Anti-Jewish Pogroms in The Russian Empire - Russian Pogroms in Arts and Literature

Russian Pogroms in Arts and Literature

In 1903, Hebrew poet Hayyim Nahman Bialik wrote the poem In the City of Slaughter in response to the Kishinev pogrom.

Elie Wiesel's The Trial of God depicts Jews fleeing a pogrom and setting up a fictitious "trial of God" for His negligence in not assisting them against the bloodthirsty mobs. In the end, it turns out that the mysterious stranger who has argued as God's advocate is none other than Lucifer. The experience of a Russian Jew is also depicted in Elie Wiesel's The Testament.

A pogrom is one of the central events in the play Fiddler on the Roof, which is adapted from Russian author Sholem Aleichem's Tevye the Dairyman stories. Aleichem writes about the pogroms in a story called "Lekh-Lekho". The famous Broadway musical and film Fiddler on the Roof showed the cruelty of the Russian pogroms on the Jews in Anatevka in the early 20th century.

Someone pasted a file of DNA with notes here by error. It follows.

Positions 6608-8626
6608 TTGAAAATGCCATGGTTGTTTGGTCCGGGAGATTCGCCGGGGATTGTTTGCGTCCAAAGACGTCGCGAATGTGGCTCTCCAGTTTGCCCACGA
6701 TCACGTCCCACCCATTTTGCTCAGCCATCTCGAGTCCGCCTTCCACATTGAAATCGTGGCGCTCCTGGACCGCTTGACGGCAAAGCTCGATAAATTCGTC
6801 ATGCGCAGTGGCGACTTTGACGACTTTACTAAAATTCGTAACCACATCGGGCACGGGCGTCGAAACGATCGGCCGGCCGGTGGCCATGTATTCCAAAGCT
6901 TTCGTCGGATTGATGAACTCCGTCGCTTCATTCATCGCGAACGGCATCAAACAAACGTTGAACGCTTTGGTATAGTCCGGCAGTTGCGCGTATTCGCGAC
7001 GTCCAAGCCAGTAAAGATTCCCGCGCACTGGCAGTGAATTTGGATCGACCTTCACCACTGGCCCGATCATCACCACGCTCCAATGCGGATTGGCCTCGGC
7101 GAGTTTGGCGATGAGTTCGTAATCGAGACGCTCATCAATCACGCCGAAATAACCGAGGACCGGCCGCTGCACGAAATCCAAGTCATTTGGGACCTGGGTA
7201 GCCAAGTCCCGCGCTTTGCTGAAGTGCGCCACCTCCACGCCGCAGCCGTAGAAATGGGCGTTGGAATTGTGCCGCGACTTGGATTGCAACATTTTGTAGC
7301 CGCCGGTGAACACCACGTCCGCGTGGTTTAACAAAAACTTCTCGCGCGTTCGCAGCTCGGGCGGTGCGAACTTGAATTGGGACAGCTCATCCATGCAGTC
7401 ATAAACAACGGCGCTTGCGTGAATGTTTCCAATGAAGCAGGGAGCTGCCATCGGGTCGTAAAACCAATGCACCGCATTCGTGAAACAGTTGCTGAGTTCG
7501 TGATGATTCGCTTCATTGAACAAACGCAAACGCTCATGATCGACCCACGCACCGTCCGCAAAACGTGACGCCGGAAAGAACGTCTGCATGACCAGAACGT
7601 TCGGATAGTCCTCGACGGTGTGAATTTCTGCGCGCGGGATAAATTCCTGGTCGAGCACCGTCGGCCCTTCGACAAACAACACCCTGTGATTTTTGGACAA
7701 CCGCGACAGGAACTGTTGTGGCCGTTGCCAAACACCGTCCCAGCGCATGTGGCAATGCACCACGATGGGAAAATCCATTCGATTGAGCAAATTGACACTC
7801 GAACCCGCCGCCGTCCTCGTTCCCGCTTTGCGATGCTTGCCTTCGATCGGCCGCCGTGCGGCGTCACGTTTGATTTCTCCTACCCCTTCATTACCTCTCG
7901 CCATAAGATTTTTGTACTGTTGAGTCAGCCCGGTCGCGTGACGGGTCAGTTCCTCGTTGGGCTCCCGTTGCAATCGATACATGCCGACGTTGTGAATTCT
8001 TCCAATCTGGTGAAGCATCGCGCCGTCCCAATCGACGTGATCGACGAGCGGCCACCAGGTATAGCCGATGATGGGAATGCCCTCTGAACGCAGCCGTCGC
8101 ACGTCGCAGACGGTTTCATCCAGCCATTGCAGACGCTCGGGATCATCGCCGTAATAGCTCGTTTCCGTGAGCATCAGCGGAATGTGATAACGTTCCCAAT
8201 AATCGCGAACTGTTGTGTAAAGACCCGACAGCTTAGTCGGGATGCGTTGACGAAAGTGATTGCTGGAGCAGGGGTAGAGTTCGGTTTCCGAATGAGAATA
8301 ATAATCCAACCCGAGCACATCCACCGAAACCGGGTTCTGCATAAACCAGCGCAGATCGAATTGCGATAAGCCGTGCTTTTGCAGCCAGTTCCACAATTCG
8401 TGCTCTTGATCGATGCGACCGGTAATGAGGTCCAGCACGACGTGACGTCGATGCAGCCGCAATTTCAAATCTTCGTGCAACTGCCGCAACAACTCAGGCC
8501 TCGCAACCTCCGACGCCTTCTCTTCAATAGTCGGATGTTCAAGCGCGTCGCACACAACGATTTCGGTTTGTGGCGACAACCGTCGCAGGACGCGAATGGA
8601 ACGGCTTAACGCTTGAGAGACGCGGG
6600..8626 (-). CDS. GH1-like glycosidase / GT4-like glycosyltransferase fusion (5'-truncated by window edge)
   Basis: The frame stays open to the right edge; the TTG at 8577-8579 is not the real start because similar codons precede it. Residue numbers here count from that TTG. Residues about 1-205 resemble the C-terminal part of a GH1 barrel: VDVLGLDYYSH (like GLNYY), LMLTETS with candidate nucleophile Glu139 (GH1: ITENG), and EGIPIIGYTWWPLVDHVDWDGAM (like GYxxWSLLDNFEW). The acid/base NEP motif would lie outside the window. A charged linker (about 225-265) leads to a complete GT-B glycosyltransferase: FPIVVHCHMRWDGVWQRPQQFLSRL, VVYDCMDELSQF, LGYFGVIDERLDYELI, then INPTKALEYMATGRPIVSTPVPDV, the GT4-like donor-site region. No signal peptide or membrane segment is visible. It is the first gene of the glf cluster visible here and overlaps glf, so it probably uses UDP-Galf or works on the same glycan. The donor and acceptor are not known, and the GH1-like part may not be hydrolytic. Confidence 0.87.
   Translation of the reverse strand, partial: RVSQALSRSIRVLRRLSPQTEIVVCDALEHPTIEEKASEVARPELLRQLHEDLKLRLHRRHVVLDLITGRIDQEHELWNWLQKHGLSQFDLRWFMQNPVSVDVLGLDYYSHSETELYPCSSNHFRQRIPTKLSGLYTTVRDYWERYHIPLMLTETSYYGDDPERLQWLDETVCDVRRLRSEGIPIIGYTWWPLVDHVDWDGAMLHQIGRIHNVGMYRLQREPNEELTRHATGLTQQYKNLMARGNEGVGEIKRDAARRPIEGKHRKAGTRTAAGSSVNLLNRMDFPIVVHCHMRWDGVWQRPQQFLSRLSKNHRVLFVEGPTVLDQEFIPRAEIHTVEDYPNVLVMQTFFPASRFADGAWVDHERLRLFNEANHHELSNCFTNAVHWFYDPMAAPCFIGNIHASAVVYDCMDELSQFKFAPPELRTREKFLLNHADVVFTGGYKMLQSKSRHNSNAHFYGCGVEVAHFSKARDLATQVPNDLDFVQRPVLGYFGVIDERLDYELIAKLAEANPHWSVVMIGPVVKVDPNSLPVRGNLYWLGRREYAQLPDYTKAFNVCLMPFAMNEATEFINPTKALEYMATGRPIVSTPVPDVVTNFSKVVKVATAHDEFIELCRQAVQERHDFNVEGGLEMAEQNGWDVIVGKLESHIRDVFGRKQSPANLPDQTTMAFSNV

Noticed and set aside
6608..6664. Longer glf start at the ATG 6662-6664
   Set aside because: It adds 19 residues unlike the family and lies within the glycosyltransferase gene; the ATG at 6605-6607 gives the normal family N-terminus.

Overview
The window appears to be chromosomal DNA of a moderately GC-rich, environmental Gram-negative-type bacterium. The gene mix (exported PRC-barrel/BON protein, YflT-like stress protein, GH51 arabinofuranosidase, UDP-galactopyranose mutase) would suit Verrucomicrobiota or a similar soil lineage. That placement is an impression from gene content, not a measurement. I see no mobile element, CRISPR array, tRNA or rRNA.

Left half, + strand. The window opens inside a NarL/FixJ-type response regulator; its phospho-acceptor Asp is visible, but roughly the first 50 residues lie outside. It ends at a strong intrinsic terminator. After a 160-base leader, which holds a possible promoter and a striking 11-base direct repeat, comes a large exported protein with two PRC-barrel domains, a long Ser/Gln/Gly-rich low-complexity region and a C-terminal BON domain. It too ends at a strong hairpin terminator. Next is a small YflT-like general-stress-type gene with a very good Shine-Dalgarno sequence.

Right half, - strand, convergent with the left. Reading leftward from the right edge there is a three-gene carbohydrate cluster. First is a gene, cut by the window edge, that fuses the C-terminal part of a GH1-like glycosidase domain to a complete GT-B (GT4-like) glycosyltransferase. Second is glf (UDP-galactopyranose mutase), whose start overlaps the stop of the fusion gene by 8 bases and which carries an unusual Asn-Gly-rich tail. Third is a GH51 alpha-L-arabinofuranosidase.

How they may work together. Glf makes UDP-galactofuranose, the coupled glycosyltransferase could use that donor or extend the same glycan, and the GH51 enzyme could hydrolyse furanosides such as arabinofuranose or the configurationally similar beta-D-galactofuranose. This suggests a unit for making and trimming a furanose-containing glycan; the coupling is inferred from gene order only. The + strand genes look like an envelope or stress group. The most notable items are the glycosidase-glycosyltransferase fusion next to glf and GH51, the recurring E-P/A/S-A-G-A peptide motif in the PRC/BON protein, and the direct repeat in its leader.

In the film An American Tail, set during and after the 1880s pogroms, Fievel and his family's village is destroyed by a pogrom (Fievel and his family are mice and cats are their Cossack attackers).

The novel The Sacrifice by Adele Wiseman also deals with a family that is displaced after a pogrom in their homecountry and who emigrate to Canada after losing two sons to the riot and barely surviving themselves. The loss and murder of the sons haunts the entire story.

Mark Twain gives graphic descriptions of the Russian pogroms in Reflections on Religion, Part 3, published in 1906.

Joseph Joffo describes the early history of his mother, a Jew in the Russia of Tsar Nicholas II, in the biographical, 'Anna and her Orchestra'. He describes the raids by Cossacks on Jewish quarters and the sometime retribution inflicted by Anna's father and brothers on the Cossacks who murdered and burnt homes at the behest of the tsar.

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